# How do you find the dimensions of the rectangle of largest area that can be inscribed in an equilateral triangle of side L if one side of the rectangle lies on the base of the triangle?

base=L/2 height=$L \cdot \frac{\sqrt[2]{3}}{4}$
Let the upper base $y$ of the rectangle be the segment of a line parallel to the base of the equilateral triangle at an unknown distance x from it. In such a way the triangle is divided in two triangles, the equilateral one having height $h = L \frac{\sqrt[2]{3}}{2}$ and a smaller one having height ${h}_{1} = L \frac{\sqrt[2]{3}}{2} - x$, that are similar! so we can write the proportion $\setminus \frac{L}{y} = \setminus \frac{L \frac{\sqrt[2]{3}}{2}}{L \frac{\sqrt[2]{3}}{2} - x}$. By insulating the $y$ we obtain $y = L - \setminus \frac{2}{\sqrt[2]{3}} x$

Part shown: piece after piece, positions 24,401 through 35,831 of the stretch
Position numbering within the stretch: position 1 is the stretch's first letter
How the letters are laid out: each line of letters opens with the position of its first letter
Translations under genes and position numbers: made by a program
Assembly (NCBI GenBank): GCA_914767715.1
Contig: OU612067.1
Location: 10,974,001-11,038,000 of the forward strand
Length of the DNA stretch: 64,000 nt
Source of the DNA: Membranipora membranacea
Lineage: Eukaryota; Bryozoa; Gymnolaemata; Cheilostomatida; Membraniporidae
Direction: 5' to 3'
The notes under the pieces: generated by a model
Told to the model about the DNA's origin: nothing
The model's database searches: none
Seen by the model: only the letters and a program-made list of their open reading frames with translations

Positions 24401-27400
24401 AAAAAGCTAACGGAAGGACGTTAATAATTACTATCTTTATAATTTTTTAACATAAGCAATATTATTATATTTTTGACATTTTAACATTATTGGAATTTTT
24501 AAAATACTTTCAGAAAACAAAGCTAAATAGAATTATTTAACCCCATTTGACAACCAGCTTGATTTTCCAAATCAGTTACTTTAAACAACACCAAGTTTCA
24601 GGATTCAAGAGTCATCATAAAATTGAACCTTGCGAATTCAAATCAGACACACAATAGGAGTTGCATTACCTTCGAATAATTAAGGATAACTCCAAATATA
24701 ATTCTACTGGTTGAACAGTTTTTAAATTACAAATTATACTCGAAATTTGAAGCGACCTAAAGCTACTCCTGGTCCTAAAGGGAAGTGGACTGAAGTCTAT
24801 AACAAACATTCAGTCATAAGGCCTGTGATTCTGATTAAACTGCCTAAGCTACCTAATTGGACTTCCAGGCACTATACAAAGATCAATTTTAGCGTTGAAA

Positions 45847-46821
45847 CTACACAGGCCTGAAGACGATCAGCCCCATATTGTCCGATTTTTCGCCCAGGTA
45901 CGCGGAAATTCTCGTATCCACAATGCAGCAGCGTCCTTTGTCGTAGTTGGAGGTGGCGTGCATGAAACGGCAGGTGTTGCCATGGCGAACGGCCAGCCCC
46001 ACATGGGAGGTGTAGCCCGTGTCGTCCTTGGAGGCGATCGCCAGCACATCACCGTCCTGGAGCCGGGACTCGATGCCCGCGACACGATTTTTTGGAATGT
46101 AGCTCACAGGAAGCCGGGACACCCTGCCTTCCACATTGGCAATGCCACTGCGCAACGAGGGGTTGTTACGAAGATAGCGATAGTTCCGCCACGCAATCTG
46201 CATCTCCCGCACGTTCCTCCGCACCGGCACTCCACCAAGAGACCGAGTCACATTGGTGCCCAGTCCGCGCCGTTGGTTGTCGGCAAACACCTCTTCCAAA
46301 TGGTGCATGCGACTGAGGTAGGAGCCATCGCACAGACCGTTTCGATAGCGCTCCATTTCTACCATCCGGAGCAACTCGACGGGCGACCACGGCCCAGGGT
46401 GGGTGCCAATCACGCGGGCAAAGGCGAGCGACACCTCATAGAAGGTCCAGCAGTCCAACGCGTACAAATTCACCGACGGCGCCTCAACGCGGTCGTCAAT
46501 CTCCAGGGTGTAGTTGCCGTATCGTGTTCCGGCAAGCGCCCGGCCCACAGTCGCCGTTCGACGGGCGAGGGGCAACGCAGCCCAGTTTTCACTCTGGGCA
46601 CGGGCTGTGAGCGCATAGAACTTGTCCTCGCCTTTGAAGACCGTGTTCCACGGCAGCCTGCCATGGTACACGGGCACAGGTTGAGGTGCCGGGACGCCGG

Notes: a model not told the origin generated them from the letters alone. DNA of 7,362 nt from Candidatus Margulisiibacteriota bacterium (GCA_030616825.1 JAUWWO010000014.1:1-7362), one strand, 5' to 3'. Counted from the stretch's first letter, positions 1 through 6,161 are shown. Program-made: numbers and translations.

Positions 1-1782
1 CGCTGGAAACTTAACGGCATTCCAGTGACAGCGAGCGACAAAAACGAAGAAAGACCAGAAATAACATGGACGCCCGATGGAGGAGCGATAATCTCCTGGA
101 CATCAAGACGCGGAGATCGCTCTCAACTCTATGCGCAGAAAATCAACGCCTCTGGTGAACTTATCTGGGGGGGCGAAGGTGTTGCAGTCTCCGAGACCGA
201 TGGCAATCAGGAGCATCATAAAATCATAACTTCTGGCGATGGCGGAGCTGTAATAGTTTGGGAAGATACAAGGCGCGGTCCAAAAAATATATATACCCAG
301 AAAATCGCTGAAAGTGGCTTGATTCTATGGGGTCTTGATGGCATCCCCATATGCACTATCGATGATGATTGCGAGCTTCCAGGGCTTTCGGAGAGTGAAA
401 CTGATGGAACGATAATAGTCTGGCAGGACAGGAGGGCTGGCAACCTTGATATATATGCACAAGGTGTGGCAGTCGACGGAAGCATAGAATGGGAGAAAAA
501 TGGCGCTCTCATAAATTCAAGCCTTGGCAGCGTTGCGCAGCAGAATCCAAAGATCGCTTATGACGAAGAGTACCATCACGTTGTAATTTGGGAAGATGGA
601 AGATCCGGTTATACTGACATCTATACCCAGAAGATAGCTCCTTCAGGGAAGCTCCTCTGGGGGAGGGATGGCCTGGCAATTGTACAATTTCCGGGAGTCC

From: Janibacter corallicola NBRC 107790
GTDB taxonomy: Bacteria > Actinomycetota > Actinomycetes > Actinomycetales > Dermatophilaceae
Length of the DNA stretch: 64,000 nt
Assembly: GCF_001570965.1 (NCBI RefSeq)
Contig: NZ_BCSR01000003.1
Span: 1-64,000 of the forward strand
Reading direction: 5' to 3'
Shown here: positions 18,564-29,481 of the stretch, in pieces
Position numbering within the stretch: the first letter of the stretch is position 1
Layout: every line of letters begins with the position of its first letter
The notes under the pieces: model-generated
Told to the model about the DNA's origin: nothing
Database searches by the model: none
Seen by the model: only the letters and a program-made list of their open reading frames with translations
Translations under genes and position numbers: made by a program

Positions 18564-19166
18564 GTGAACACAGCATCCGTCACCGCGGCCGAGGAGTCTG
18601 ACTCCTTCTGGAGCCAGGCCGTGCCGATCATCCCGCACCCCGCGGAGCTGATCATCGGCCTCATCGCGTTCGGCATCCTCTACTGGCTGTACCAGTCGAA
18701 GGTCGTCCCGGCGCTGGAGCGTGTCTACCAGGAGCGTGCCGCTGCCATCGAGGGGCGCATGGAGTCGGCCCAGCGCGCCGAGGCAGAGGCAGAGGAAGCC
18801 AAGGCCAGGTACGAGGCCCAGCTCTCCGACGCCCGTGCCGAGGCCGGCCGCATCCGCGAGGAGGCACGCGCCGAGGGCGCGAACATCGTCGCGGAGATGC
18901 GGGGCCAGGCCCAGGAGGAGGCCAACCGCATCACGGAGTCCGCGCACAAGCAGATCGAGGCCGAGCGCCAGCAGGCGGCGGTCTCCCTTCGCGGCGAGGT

The rectangle area is $S \left(x , y\right) = x \cdot y$ but $S \left(x\right) = x \cdot \left(L - \setminus \frac{2}{\sqrt[2]{3}} x\right) = L x - \setminus \frac{2}{\sqrt[2]{3}} {x}^{2}$.
By deriving $S \left(x\right)$ we get $S ' \left(x\right) = L - \setminus \frac{4}{\sqrt[2]{3}} x$ whose root is $x = L \setminus \frac{\sqrt[2]{3}}{4}$ and consequently $y = L - \setminus \frac{2}{\sqrt[2]{3}} \setminus \frac{\sqrt[2]{3}}{4} L = \setminus \frac{L}{2}$